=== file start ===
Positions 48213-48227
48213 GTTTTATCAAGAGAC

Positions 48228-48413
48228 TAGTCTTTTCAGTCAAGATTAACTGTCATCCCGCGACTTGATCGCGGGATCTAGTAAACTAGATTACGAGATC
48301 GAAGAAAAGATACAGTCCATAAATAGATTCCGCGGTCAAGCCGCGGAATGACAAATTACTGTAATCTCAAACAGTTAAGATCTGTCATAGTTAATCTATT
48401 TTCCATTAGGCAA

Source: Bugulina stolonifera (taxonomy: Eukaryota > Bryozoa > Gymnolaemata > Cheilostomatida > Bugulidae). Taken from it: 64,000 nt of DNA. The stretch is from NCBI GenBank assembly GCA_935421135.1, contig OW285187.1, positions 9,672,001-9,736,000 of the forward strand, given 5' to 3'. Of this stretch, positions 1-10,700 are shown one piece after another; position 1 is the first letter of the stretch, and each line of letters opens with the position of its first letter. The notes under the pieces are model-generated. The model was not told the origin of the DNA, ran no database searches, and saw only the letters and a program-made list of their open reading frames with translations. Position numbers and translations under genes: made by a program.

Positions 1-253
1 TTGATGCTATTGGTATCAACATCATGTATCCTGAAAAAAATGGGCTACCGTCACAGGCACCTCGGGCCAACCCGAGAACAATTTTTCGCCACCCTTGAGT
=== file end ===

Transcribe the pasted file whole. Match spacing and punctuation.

Positions 48213-48227
48213 GTTTTATCAAGAGAC

Positions 48228-48413
48228 TAGTCTTTTCAGTCAAGATTAACTGTCATCCCGCGACTTGATCGCGGGATCTAGTAAACTAGATTACGAGATC
48301 GAAGAAAAGATACAGTCCATAAATAGATTCCGCGGTCAAGCCGCGGAATGACAAATTACTGTAATCTCAAACAGTTAAGATCTGTCATAGTTAATCTATT
48401 TTCCATTAGGCAA

Source: Bugulina stolonifera (taxonomy: Eukaryota > Bryozoa > Gymnolaemata > Cheilostomatida > Bugulidae). Taken from it: 64,000 nt of DNA. The stretch is from NCBI GenBank assembly GCA_935421135.1, contig OW285187.1, positions 9,672,001-9,736,000 of the forward strand, given 5' to 3'. Of this stretch, positions 1-10,700 are shown one piece after another; position 1 is the first letter of the stretch, and each line of letters opens with the position of its first letter. The notes under the pieces are model-generated. The model was not told the origin of the DNA, ran no database searches, and saw only the letters and a program-made list of their open reading frames with translations. Position numbers and translations under genes: made by a program.

Positions 1-253
1 TTGATGCTATTGGTATCAACATCATGTATCCTGAAAAAAATGGGCTACCGTCACAGGCACCTCGGGCCAACCCGAGAACAATTTTTCGCCACCCTTGAGT